Business Intelligence Can Give CRM A Boost

Industry experts at a CRM conference in San Francisco made it clear that using basic business intelligence can help boost users' adoption of CRM and lead to a better payoff on investments.
One reason companies have a hard time getting the most out of their customer-relationship-management deployments is that they don't make sure they're giving salespeople and other customer-facing employees something they can work with. Whether the interface is cumbersome or the data isn't useful, users often are turned off by CRM applications they perceive as a burden rather than helpful tool.

Industry experts gathered at a CRM conference in San Francisco on Thursday made it clear that simple design and use of basic business intelligence can help fuel user adoption of CRM technologies and ultimately lead to a measurable payoff on CRM investments.

Kevin Nix, group VP at Siebel Systems Inc., told attendees that many of the CRM and sales-force-automation deployments he sees suffer because they overwhelm users with too much information, much of which either isn't useful or is off-target. "You have to ask yourself what problem you're trying to solve," Nix said. "Are you trying to build a command control center, or are you trying to make your sales force more effective?

Delivering usable information requires analysis of the various data streams that can feed a CRM system, which is where business intelligence comes in. Shaku Atre, CEO of Atre Group, a business intelligence consulting firm, and often referred to as the "mother of business intelligence," said investing in a layer of business intelligence above the CRM system helps to define customer profiles that can lead to better business decisions. For instance, CRM apps too often are used as tools to attain and retain as many customers as possible--when in fact they should also inform salespeople if certain customers are actually costing a company money, Atre said. "If we are losing loss-generating customers," he added, "that may not be bad at all."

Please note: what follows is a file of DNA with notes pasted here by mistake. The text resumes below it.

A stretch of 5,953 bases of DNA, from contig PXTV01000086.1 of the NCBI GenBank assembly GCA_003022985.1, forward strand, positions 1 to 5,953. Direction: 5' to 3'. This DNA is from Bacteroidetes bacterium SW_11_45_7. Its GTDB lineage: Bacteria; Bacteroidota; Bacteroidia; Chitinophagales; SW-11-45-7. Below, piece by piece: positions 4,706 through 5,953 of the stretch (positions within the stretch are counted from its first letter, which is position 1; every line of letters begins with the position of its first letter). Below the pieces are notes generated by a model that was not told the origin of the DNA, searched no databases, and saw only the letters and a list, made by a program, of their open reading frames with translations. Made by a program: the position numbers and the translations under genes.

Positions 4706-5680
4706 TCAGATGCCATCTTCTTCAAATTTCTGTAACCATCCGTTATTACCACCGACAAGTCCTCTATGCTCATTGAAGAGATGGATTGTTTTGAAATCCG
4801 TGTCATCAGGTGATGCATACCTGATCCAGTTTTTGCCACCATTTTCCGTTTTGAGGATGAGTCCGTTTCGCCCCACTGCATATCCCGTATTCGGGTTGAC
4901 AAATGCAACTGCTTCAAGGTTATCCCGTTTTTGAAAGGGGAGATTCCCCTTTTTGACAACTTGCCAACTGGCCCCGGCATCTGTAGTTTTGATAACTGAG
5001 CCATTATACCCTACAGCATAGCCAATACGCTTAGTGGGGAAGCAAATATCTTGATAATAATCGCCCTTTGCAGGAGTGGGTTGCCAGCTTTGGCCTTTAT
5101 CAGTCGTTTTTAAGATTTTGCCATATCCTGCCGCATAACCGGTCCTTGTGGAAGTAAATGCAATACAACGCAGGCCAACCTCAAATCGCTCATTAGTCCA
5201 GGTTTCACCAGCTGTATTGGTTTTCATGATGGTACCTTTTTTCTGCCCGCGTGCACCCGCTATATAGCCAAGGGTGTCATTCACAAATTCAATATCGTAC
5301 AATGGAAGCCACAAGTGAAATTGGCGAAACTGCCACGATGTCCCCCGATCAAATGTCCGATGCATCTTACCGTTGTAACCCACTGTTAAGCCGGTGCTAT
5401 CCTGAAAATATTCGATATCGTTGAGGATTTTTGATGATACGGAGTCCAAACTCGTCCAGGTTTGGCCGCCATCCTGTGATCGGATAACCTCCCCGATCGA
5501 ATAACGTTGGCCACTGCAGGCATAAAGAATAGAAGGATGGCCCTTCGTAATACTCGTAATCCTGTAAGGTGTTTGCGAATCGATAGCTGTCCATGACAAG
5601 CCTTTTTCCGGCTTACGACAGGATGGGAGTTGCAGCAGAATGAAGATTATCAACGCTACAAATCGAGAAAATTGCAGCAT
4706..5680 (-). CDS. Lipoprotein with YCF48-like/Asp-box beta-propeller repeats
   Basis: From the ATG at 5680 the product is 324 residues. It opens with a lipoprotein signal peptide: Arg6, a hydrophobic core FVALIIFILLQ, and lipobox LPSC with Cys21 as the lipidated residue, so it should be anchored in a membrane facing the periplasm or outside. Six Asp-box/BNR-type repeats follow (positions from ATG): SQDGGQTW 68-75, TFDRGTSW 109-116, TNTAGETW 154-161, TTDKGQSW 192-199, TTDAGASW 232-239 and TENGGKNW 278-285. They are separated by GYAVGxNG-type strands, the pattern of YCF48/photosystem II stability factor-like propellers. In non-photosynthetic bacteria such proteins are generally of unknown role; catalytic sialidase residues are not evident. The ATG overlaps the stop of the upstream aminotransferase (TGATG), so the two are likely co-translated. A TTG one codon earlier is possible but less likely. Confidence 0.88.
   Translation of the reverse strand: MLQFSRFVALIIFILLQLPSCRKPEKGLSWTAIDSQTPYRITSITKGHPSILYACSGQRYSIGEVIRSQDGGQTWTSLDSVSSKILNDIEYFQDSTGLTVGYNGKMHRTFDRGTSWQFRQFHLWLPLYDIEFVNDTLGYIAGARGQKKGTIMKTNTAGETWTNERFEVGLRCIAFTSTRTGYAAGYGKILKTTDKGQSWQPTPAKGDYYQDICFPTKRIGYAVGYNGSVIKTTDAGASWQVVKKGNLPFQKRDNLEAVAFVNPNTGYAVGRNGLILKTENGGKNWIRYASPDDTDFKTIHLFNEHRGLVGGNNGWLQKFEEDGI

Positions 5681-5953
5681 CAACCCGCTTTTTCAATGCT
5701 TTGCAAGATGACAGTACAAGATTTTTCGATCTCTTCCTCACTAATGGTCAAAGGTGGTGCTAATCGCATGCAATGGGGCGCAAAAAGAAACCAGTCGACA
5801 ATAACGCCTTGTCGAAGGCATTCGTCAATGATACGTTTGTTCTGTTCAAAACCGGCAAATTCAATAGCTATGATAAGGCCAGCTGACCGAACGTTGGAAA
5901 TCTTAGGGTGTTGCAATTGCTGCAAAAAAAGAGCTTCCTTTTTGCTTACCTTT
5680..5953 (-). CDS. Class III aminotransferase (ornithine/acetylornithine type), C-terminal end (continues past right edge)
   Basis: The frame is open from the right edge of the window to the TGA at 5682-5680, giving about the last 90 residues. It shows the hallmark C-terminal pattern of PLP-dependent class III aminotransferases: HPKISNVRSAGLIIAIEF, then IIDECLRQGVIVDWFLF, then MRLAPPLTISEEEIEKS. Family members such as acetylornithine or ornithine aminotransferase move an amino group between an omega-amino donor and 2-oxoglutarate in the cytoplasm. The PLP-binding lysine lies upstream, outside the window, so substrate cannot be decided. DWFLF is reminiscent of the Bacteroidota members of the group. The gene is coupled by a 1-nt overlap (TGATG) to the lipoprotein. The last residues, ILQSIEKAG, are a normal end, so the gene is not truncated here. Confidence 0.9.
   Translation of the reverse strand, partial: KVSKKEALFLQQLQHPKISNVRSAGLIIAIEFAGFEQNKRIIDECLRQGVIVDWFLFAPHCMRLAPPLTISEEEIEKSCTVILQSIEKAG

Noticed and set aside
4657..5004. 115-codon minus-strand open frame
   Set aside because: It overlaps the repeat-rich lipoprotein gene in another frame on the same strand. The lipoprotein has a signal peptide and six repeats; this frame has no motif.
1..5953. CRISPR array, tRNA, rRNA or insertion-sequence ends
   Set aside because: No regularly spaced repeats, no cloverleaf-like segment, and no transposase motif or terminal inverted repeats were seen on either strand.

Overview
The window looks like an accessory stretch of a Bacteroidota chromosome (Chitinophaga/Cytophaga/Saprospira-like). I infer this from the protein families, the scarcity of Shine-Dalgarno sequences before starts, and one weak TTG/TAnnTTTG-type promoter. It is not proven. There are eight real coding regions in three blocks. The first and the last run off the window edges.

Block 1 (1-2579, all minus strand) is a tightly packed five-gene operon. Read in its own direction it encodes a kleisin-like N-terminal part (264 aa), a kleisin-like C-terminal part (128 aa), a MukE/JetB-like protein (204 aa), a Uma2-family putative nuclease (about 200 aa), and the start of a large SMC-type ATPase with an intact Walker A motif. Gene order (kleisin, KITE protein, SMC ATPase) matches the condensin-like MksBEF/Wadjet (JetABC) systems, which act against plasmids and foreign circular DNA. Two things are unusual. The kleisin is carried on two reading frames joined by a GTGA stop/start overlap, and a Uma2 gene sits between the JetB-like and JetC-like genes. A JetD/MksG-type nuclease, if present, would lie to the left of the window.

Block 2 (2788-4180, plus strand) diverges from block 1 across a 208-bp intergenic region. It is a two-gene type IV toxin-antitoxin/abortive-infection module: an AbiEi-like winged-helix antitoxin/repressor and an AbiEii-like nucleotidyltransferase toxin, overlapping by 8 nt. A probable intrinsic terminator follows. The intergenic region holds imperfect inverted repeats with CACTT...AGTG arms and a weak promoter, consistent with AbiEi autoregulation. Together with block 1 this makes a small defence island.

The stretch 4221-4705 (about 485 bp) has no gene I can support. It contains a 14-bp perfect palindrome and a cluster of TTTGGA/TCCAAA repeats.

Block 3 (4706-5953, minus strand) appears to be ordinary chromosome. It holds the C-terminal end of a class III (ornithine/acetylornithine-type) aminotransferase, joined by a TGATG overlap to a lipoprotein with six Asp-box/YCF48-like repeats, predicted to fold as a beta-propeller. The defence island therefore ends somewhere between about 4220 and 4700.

That's the kind of thing public television station KQED in San Francisco is trying to address. Edward Chen, the station's IT director, has been leading a proof-of-concept business-intelligence deployment that's helping KQED identify donors who gave last year but not this year. "We're starting to use that data to figure out where our actual revenue opportunities are and where we need to give up," said Chen. The goal is to use the success of the proof-of-concept to build momentum for a business-intelligence deployment across KQED. But even if the station opts not to pursue that kind of scope, Chen plans to share the proof-of-concept with other public stations, most of which are constantly struggling to keep donations flowing in.

Rebecca Wettemann, a VP and analyst at Nucleus Research, told the attendees that adding a layer of business intelligence to support CRM is a good strategy for companies that want to leverage their existing IT investments. "A small investment in business intelligence can extract value from your CRM system," Wettemann said.

But sometimes the struggle is getting users to access the information in the first place, as the California State Automobile Association has learned the hard way. The insurance provider deployed Siebel's CRM software for financial services in 2002; a year later, it found that salespeople were rejecting the tool because they found the interface too cumbersome. "No matter how much you train them, if it's too complex, they won't use it," said Vlad Kaminsky, a CSAA senior technology consultant. "They may say, 'I don't sell as much if I use this tool.'" Now the company is considering ditching its Siebel app and replacing it with software from E.phiphany, whose marketing module it uses.

Atre said complexity is the surest path to a CRM system being rejected by users. "They don't want to be challenged by technology."

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